Jean-Paul Sartre once said “Hell is other people,” but his characters were just stuck in a plain old room with some other folks and no exit. None of them was the lone existentialist trapped in a children’s television program.
Here’s a tribute to those top five hapless souls who, though depressed, distraught, or just plain angry, are doomed to live in saccharine-filled worlds where cotton candy lines the streets and the power of friendship is always, always the answer.
5. Oscar the Grouch: Poor Oscar. Even if he weren’t grouchy, “the Grouch” is still part of his name and his species. He lives in a trashcan, he has no legs, and his only friend is a worm. I’m fairly sure he became a grouch back in ‘Nam and at some point lived in a van down by the river. To add insult to injury, the only way he can make enough money to scrape by is to teach dumb kids the letters of the alphabet.
Oscar can’t be too high on this list, however. After all, he’s not the only one of his kind like those poor saps below. Then again, even having kindred spirits in the wonderful land of Sesame Street isn’t too much help for Oscar. If this clip from the Sally Messy Yuckayel show is to be believed, even other grouches hate Oscar because he once had his heart melted by an adowabul kitten. The fellow just can’t win.
Wanna know 4, 3, 2, and 1? Well, you’ll have to click, won’tcha?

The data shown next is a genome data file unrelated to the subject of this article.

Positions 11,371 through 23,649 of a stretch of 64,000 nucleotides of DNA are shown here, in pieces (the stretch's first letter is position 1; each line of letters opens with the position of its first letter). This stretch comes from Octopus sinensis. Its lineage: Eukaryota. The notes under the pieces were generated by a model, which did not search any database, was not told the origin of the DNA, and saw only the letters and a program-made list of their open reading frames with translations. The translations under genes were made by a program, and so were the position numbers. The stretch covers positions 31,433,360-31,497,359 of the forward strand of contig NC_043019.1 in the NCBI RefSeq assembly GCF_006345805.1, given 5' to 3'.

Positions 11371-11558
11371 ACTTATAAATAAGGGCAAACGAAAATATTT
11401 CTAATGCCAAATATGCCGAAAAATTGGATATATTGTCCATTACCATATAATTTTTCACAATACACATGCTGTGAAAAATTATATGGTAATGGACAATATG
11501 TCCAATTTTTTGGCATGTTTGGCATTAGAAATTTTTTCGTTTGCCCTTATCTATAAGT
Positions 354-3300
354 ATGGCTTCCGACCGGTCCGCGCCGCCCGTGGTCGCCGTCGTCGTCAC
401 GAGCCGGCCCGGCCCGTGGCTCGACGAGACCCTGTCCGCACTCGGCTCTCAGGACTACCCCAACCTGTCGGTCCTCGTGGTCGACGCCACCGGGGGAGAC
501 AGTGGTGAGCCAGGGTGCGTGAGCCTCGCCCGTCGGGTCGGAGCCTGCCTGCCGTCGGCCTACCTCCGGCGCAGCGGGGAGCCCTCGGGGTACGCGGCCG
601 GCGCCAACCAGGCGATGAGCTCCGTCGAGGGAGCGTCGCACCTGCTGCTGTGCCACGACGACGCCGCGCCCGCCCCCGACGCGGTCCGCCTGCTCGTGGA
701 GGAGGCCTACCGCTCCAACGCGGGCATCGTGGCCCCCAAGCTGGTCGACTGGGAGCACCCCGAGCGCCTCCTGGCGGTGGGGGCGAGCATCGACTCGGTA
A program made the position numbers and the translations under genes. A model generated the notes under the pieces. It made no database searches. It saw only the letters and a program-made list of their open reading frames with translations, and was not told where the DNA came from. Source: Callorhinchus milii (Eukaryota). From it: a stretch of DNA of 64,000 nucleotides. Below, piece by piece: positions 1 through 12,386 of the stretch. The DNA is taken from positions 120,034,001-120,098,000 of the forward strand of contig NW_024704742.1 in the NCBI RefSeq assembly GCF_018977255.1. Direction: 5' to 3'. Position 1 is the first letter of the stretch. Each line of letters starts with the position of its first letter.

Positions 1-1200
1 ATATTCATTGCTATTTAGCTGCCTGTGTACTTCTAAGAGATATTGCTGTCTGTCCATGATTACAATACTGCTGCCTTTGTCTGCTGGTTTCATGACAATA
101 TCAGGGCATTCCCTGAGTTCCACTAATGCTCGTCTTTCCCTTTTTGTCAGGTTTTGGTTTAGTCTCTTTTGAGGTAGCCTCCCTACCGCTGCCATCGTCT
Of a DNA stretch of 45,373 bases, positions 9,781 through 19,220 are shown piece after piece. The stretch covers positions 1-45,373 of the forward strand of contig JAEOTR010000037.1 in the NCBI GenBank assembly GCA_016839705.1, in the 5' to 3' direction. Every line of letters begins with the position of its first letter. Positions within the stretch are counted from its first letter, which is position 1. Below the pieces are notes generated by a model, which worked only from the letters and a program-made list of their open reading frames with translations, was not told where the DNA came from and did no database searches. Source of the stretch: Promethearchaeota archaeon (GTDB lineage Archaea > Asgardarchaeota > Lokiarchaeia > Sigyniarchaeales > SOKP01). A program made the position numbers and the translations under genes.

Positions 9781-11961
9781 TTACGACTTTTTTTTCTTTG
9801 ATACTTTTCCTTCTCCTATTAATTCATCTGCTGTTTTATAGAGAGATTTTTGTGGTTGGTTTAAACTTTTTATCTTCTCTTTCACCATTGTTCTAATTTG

4. Grumpy Bear: What worse fate for a sad sack than to live in the uber-joyful Kingdom of Caring? Well, I bet the constant knowledge that you’re a baby blue teddy bear with a heart plastered on your ass can’t make you feel any better.
As if that weren’t bad enough, the other Care Bears, particularly Cheer Bear, have made it their goal to cheer up Grumpy, and if you’ve ever been grumpy yourself, you know that having stuffed animals sing for you in an attempt to raise your spirits is just going to turn you from a Grumpy Bear to a Murderous Bear. Then, finding that show tunes were ineffective against Grumpy’s unyielding grumpiness (shocking, I know), the other Care Bears turned their Care Bear Stare on him! I know you probably don’t think that’s that so terrible, but, remember, this stare is their ultimate weapon that they use to torture their enemies. How much worse can they get?
I had thought that when American Greetings decided to re-launch the show in 2007, they’d put poor Grumpy out of his misery. But no. Of the dozens of Care Bears and Care Bear Cousins from the original series, they handpicked five to redo with giant-er heads and giant-er eyes. And, yes, Grumpy was one of the chosen few. He’s going to be stuck in the Kingdom of Caring forever.
3. Charlie the Unicorn: At least someone realized that having a depressed, cynical character in an insanely happy universe was a great source of comedy. Well, great for us. Not so great for Charlie the Unicorn, who, like all great depressives, just wants to sleep, damn it. No such luck. Instead, he’s forced by two sugar-addled psychopaths to go on an epic ad-ven-cher! to Candy Mountain, a world of sweets and joy and joy-ness. And then he has to deal with a song sung by personified letters of the alphabet before… well, if you don’t know the ending, you really ought to experience it for yourself.